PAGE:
Gbah - Morris Kidir gestures at a wide expanse of dark-green land he says was earmarked for a school or clinic in his northern Liberian village, now covered in young oil palm trees.
In October last year, he recalls, workers from Malaysian conglomerate Sime Darby arrived at the plot and began filling in the only gap left in a forest of palms that stretch as far as the eye can see.
Kidir, an elder in the village of Gbah, Bomi county, is on the front line of a national dispute over land ownership dating back to the mid-19th century that could now define the presidency of George Weah, the ex-football star sworn in for a six-year term last month.
"We beg you people to leave this land for us, for development," the frail villager recounts writing in a letter to the firm, one of four oil palm giants operating in Liberia.
This West African country is one of the world's poorest, ranking 177th out of the 188 countries in the UN's Human Development Index. But its rubber, iron ore and more recently palm oil represent rare examples of foreign investment - and sources of tax revenue.
Rural residents say they are not aware of what the government and multinational firms have agreed when signing decades-long contracts, and have little recourse when diggers appear in their backyards.
Given that the 1989-2003 civil wars were in part driven by disputes over land and resources, observers are worried what the future holds as a UN peacekeeping mission prepares to leave Liberia in March.
The new government is expected to reconsider a four-year old Land Rights bill that campaigners say was considerably watered down by the House of Representatives in 2017 before being blocked by the Senate.
Weight of history
Weah told the nation after being sworn in that citizens were owed "clarity on fundamental issues such as the land beneath their feet, freedom of speech and how national resources and responsibilities are going to be shared".
Freed slaves from the United States founded Liberia in 1847 and introduced a formalised system of land titles, overturning the customary tradition of the indigenous population.
The so-called "Americo-Liberians" banned non-landed citizens from voting until 1951, and Weah is only the second indigenous Liberian ever elected president.
"A number of laws were developed declaring the vast majority of land as public land, owned by the state," explained Stanley Toe, Executive Director of the Liberia Land Authority (LLA) - a situation that has largely prevailed until today.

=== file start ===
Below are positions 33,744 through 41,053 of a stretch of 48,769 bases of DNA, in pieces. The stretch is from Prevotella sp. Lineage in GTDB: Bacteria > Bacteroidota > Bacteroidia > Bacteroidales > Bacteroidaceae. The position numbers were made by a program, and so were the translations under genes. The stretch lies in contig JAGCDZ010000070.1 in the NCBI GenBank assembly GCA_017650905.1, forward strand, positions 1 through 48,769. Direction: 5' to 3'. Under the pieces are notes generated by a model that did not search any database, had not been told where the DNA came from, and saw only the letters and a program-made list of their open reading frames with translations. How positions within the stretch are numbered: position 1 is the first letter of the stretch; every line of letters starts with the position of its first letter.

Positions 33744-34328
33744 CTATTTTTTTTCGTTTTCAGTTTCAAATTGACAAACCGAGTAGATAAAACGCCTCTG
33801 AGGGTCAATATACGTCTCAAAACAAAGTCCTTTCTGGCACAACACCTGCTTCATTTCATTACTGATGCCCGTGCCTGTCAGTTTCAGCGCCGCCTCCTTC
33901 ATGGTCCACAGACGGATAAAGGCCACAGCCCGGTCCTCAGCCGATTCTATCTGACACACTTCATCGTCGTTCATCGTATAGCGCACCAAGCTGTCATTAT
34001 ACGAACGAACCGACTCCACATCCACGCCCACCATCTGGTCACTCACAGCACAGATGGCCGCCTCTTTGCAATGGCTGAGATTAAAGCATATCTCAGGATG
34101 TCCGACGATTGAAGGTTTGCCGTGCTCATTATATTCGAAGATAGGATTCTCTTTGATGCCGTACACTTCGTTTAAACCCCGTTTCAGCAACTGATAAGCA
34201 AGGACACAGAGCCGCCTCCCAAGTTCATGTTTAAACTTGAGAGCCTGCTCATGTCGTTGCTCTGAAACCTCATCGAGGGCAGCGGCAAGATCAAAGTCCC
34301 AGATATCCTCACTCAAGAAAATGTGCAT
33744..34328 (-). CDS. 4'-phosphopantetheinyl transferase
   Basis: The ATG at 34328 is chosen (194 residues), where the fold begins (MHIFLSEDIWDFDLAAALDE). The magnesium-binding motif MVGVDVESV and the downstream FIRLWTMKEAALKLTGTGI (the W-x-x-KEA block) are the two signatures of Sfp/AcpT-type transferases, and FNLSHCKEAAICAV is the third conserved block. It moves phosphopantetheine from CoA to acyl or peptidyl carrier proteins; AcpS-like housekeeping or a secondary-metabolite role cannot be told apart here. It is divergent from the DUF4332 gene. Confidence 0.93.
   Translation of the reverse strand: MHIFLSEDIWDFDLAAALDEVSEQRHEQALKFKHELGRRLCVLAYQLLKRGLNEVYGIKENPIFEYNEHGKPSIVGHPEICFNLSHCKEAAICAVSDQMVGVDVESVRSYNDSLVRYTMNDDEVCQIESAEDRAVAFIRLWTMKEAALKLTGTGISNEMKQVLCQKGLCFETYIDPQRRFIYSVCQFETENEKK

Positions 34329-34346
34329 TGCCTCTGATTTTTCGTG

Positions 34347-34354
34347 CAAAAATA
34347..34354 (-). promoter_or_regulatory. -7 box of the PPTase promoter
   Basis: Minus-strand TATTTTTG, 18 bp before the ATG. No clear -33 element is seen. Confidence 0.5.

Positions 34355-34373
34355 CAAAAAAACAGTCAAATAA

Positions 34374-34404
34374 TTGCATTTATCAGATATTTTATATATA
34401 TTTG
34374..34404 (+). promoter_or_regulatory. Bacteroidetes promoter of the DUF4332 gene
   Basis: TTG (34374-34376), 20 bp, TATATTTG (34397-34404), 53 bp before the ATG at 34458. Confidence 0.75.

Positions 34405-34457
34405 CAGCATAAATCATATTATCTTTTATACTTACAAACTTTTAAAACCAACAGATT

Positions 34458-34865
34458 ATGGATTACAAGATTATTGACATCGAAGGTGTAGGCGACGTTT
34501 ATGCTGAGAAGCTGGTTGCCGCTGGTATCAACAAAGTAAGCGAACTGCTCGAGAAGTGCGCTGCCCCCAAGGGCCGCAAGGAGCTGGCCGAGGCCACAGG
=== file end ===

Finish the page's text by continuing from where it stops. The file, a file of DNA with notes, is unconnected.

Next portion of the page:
As Gerald Yeakula, programme manager at the Centre for Transparency and Accountability in Liberia (CENTAL), noted in an interview with AFP, "a lot of the customary (indigenous) people do not really know that these lands do not belong to them".
In Gbah and villages like it, palms creep right up to doors of homes - despite an agreement, Kidir said, to leave a buffer zone between the plantation and residential areas.
But he, like many, is hazy on what the government and firms with large concessions have agreed, leading to disputes.
"Almost all of these concessions have not been concluded with full, free and prior consent, despite some efforts by companies," explained Lien De Brouckere, Deputy Africa Director for the Rights and Resources Initiative.
Sime Darby, for example, signed a 63-year concession agreement with the Liberian government in 2009 to develop 220 000 hectares of land, but has since struggled to plant more than 10 000 hectares.
Angry residents burnt palms and rioted in this area in 2016. In 2015, a senior company official was taken hostage and a government minister wounded during a riot at a plantation in southeast Liberia owned by Golden Veroleum, a rival firm.
Sime Darby told AFP it is operating within the agreed boundaries of the plantation, and says it meets regularly with a committee working on villagers' behalf.
"Crop compensation was paid in 2014 and 2017 totalling over $1m for over 1 500 farmers," said plantation manager David Parker in an email to AFP.
Palm oil is used in many household products and foodstuffs, but has long been linked to deforestation and loss of natural habitats.
The industry is far from unique: Liberia's extractive industries - iron ore, gold, diamonds - face similar accusations of driving land disputes.
During former president Ellen Johnson Sirleaf's 12 years in power, several multi-decade concession agreements were renewed or changed hands, throwing new scrutiny on land deals.
Ali Kaba of Liberia's Sustainable Development Institute said land disputes "have always been a problem", but people were "now more aware" following advocacy by international organisations since the civil war.
Particular attention has focused on the misuse of so-called "tribal certificates", documents that indicate the consent of a local chief to transfer a parcel of land to an applicant.
They are at the heart of activists' anger over changes to the 2014 Land Rights bill, as they are often abusively used by prospectors as title deeds, despite possessing inferior status legally.
"The major change was the tribal certificates, as the 2017 version accepts tribal certificates with little or no vetting," said De Brouckere.
Toe, of the land authority, however, maintains the pending bill, if passed by Weah's government, could change the lives of millions.
Indigenous communities would gain "the right to own whatsoever land that they have, the right to lease that land, the right to exclude others from that land," he said.